The supervillain sieges are almost parodic, with the Lethal Legion attacking in the issue previous to Simonson, and through the first half of his first issue, with the issue drawing to a close as the Avengers are again attacked by a team of supervillains, this time the Masters of Evil.
The Masters of Evil, like the Lethal Legion, have no real reason to work together or to lead full-on attacks at the Avengers’ front door. They do, because villains do. They, like Loki, like all, are “merely puppets,” in a child’s fantasy universe. They only recognize the consequences of their actions and even their existence in increments, long after it should have occurred had they had real time, prior, to plan and live. They, simply, have not. The Masters of Evil only start to worry about one of their number’s radioactivity mid-battle, when two of them come too close to the Radioactive Man. The time, in getting to know each other and plan this attack, in which they should have realized this was a concern may not exist. In a pocket universe, no history or unseen event can be taken for granted.
“We seem surrounded by riddles,” says Captain America in issue 10, as they only then realize that there is a nuclear reactor just off the shore from Manhattan and maybe someone should have considered how risky that is sometimes before now.
“Old foes” we and the team have never seen, “coalesce,” into being. When a new Thor, a truer (and in fact the real) Thor appears, he remembers the Avengers clearly, though not having, in this reality, yet met them, and they are forced to admit that he seems familiar, and more natural than the Thor they have been teammates with since issue one.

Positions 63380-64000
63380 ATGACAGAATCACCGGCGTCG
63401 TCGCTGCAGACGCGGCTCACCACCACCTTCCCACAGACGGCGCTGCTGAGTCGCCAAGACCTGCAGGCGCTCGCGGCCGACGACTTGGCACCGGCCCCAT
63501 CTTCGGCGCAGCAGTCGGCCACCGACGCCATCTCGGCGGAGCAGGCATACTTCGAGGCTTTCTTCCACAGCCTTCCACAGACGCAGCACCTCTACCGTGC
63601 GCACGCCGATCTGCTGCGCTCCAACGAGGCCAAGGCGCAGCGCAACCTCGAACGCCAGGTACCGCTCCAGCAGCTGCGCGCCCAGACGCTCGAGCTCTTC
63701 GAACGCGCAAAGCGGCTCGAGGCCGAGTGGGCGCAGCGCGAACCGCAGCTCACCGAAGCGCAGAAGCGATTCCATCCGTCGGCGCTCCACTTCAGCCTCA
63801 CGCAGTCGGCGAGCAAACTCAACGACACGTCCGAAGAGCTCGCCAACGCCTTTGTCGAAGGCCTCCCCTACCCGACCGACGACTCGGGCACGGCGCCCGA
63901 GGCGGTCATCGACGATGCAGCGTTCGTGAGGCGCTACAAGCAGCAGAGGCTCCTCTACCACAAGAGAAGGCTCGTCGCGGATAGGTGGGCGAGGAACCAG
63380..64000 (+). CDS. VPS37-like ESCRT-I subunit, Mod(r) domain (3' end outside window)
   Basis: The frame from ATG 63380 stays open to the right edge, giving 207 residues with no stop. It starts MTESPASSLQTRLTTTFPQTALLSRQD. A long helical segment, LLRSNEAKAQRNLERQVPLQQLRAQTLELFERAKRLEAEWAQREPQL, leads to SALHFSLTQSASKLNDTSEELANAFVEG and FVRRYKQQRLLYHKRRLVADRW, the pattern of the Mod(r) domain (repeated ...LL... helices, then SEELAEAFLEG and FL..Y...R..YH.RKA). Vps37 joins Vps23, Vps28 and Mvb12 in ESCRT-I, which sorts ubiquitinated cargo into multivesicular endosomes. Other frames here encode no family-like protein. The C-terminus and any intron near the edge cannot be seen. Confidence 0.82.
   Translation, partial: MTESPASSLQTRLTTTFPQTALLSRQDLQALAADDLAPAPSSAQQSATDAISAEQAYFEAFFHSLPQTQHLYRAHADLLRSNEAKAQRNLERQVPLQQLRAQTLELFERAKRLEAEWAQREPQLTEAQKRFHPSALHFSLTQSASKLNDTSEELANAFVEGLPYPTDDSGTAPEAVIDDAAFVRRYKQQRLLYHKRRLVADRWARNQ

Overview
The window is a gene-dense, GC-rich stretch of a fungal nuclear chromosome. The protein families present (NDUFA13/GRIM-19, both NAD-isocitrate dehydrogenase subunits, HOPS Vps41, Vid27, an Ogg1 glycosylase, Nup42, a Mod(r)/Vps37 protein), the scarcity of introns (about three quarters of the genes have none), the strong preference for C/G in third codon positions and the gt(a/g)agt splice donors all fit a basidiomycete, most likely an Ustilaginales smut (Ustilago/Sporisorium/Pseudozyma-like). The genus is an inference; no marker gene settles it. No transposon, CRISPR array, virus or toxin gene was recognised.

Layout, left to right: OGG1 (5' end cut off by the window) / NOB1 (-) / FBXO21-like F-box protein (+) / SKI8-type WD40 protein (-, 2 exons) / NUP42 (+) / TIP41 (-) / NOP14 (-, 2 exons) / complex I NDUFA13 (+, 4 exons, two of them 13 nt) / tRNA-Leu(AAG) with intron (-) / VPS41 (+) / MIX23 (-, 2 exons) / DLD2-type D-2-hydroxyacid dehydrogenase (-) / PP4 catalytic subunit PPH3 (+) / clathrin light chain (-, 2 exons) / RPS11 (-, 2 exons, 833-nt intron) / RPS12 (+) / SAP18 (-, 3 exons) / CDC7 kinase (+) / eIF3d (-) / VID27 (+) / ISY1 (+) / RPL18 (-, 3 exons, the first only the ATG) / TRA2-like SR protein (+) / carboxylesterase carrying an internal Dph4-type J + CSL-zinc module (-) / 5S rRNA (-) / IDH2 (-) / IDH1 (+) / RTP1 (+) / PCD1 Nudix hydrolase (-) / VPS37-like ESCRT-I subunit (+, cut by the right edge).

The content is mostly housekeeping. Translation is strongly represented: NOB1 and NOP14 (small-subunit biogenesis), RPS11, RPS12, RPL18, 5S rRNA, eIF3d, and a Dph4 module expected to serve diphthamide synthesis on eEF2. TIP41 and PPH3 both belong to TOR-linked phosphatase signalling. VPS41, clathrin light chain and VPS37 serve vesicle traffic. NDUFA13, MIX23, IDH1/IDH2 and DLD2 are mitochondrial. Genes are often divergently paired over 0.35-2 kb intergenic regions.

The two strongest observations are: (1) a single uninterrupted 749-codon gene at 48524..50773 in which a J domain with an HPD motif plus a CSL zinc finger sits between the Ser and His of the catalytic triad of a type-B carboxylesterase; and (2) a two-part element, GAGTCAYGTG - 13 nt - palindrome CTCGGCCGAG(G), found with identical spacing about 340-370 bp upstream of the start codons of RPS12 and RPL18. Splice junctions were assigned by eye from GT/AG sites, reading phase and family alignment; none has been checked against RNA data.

Thor misunderstands this pocket dimension, having his memories from before they entered, before issue one. He believes they are in Valhalla, having fallen in battle.
His brother, Loki, convinced he is not real or truly alive, gives up the horned helmet and muscled look so traditional at that point, for a very on-point Hiddleston look, tall, gorgeous hair, nice green suit and subtly trippy pattern on his necktie, about a decade before Hiddleston would take the role in films.
The nuclear reactor is not a nuclear reactor, just as the “old foes” are not necessarily people they have chronologically, causally met before. The Avengers reach out to genius Reed Richards, of the Fantastic Four, who suggests, “[The] island may house something entirely unique in our experience… a dimensional rip in the space-time fabric of the very universe… manifesting itself as one of the most powerful and dangerous creations on Earth… a nuclear reactor!”
These various manifestations which the Avengers and others took for granted, were not considered more reasonably because they mask something that makes even less cognizant sense. The wake of Loki’s realization of unreality, Kang’s manipulation of time and history, and the unstable nature of this pocket world are converging at a point in the Avengers’ home base. Centering around the Avengers. Later, Neil Gaiman will write his first work for Marvel around a similar notion of chronal drag and reality a priori begetting reality with Captain America as a bomb that starts a Marvel Universe in 1602.
Avengers began the most maligned for the four Heroes Reborn titles, somewhat fairly, a fair bit of it projection and assumption, but no one could have foreseen that by the last issues it would be a strong, heady mix of base human failings, powerful heroism, and questions like, How can you tell if someone’s agency is their own or manufactured, if it is manufactured convincingly and well? What is life? What is consciousness? How true is chronology without kairology? How much truer in a telling, in story, is kairological time?